But there are endless possibilities. You can import different shapes of photos, make a different shaped photo mosaic, use images from the internet (where you have permission to use them or they are free to use for blogs etc), you can buy images from scrapbooking websites, buy or import free fonts etc. Your creativity is the only limit. But for today's tutorial, I am using my own photos and a Touchdraw font.
1. Create a new drawing. I always convert to inches, by force of habit although there is no need for this picture. But the other thing I wanted to show you that I always do when doing any kind of detailed work is to increase the subdivisions, usually to 64. You do this by tapping on the number 8 which will bring up the keyboard so you can enter "64". I double this to 128 if I find I am still not working in enough detail. This feature is useful when you want to make tiny adjustments, for example to where two lines meet. The more you zoom in, the more gridlines will appear and the more accurately you can move shapes around.
2. First I want to import three photos. I have first cropped them to square on my macbook, emailed them from iPhoto on my macbook to my iPad and then saved them into the photos file on my iPad. Of course you could download pictures direct to your iPad or use photos taken with your iPad. In case you're wondering, Kerry verykerryberry whited out the background of these photos for me and you can find out how to do the same in her tutorial here.
3. I now want to drop the photos into Touchdraw. Tap on the picture icon on the left side bar and this will bring up the photos on your iPad. Ignore the squares I've drawn, I deleted them afterwards!
Tap on each of the three photos you want in your header in turn and they will drop into your Touchdraw picture.
4. You can now slide the images around, enlarge them, shrink them and align them as desired.
5. To the right of these three boxes, I am going to add a fourth box, of the same dimensions, where I will add my text. I have drawn a line around it so you can see it but I will remove that once the text is inserted.
6. To add some text into that box, I first tap on the big A in the left sidebar, then I tap where I want to place the text, this time inside the new box.
This brings up a text box I can write in.
8. Once you have written your text, tap "Done" and the text will drop into your box. Don't worry if your text is not showing at this point, we will now go and adjust the size of the box it is sitting in and the size of the font to make it fit.
9. Moving the blue squares around your text, enlarge the box the text is sitting in to fill the box on your screen.
10. Now we will adjust the size, font, colour and alignment of the text. Making sure your text is selected by first tapping on it, tap on the multiple AAA icon in the left toolbar.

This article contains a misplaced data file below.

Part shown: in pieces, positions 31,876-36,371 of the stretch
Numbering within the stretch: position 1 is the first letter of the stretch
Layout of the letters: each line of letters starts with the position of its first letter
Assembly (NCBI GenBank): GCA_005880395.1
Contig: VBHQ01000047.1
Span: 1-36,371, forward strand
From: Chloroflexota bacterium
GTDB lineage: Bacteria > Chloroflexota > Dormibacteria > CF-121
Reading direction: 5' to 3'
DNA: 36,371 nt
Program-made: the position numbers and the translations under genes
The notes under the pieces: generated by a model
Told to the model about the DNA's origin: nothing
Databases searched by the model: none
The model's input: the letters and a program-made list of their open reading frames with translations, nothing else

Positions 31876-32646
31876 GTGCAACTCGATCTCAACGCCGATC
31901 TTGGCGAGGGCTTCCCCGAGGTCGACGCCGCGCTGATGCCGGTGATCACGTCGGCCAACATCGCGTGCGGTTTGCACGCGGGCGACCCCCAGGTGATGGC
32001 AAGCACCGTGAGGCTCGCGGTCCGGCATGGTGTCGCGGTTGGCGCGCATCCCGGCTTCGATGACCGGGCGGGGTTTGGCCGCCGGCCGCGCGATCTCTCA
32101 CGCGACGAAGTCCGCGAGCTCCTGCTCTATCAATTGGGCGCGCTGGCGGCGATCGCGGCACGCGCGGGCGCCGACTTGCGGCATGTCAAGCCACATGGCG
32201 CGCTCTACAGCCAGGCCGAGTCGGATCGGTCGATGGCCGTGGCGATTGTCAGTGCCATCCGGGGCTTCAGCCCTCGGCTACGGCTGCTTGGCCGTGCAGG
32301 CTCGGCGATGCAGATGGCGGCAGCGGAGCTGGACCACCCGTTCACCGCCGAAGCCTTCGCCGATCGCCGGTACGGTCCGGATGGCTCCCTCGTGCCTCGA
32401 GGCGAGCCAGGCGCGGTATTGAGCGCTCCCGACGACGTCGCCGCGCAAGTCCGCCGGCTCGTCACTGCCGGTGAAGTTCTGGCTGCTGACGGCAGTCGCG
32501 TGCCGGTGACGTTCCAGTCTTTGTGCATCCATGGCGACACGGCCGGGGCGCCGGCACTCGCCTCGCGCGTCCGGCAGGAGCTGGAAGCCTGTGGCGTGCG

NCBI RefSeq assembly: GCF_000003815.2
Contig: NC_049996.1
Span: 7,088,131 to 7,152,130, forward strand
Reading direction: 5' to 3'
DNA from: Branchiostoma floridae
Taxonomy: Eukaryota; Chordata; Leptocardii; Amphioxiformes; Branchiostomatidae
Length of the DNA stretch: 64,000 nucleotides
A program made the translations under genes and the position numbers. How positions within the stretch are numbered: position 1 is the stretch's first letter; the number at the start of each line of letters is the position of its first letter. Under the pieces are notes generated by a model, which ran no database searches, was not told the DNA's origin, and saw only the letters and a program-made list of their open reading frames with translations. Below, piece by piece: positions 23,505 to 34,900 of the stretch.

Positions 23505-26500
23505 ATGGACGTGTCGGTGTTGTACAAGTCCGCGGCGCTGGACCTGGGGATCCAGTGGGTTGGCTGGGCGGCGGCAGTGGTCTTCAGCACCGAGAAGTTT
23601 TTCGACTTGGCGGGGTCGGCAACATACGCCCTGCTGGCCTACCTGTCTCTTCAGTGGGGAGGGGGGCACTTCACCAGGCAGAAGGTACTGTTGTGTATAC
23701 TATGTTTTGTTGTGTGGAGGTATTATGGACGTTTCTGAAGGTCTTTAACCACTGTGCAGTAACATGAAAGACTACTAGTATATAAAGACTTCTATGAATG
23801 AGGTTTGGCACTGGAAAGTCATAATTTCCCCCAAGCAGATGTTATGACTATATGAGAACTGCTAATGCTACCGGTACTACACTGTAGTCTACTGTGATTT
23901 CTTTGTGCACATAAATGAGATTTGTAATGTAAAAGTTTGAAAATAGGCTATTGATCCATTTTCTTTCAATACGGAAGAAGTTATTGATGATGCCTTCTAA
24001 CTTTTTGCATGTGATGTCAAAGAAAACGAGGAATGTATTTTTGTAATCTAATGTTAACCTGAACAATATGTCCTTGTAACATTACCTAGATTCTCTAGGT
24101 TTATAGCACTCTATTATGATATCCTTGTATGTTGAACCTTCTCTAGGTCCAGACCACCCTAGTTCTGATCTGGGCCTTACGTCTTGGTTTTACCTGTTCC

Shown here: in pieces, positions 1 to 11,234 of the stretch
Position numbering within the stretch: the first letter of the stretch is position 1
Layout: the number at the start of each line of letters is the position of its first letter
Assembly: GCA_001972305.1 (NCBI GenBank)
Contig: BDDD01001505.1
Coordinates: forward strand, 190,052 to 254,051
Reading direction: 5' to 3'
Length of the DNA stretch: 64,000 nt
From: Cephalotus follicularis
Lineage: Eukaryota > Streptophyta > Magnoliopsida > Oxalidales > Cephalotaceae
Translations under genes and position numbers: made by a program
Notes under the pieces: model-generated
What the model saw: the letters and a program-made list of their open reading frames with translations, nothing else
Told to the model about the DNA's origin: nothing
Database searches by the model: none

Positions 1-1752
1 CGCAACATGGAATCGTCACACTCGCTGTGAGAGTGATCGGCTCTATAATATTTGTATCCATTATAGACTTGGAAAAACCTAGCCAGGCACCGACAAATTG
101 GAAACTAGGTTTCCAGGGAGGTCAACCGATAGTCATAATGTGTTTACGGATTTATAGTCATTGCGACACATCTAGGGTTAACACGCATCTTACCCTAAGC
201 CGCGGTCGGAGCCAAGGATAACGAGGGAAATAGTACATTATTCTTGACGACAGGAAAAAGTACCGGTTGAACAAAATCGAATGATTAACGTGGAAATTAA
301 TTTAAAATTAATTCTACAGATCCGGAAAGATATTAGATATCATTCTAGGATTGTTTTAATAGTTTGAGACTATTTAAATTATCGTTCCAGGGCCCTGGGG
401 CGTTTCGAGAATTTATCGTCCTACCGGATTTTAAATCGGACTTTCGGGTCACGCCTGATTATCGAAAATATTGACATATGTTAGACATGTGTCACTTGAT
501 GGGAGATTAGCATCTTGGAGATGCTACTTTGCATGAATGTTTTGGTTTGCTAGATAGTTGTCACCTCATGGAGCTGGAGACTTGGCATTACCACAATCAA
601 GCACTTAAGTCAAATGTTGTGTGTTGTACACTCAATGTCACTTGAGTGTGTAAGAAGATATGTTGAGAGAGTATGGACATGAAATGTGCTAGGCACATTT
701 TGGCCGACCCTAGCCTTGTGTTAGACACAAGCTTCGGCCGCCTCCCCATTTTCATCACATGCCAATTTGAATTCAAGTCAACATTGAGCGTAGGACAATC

Here you have all sorts of options for playing around with your text. I have chosen Futura condensed extra bold - font size 270 in black.
11. You may once again need to slide around the box containing the text to make it fit and line up with the photos.
12. At this point I will delete the square I drew to align my text.
13. Finally I email it to my macbook using the Export icon in the top right hand corner and I send it as a Large PNG or JPEG image. I can then drop this onto my blog as a new header.
14. Once I saw my finished header in the email I decided to go back and rearrange my photos a bit and then send.
And voila, I have a new header. If you make anything using these Touchdraw tutorials, I would love to see pictures in my Flickr group and please feel free to ask any questions too - I may know the answers and, if I don't, Jon at Touchdraw definitely will.
Homework for advanced students who want to race on ahead: I went onto draw my own font for the header (inspired by Lu's Alphabet print) using the icon shaped like a pencil and the icon shaped like a pen nib as well as a mix of circles and rectangles for the Q and the dot on the i.
With the pencil, you draw a squiggly line, take your finger off the iPad and Touchdraw makes it smooth - try writing your signature. You can then tap on the stroke icon to change the width, colour and ends of the line.
For solid letter shapes, tap on the pen nib icon then tap a series of dots on the screen which start and finish at the same point. This makes a shape you can fill with colour. I tapped out the outline of the L, the bottom half of the i and the t. Once the shape is made you can slide the dots around to alter it.
Once all your letters are drawn and slid into the right place, select them all, group them and then you can change the size of the group to fit the header.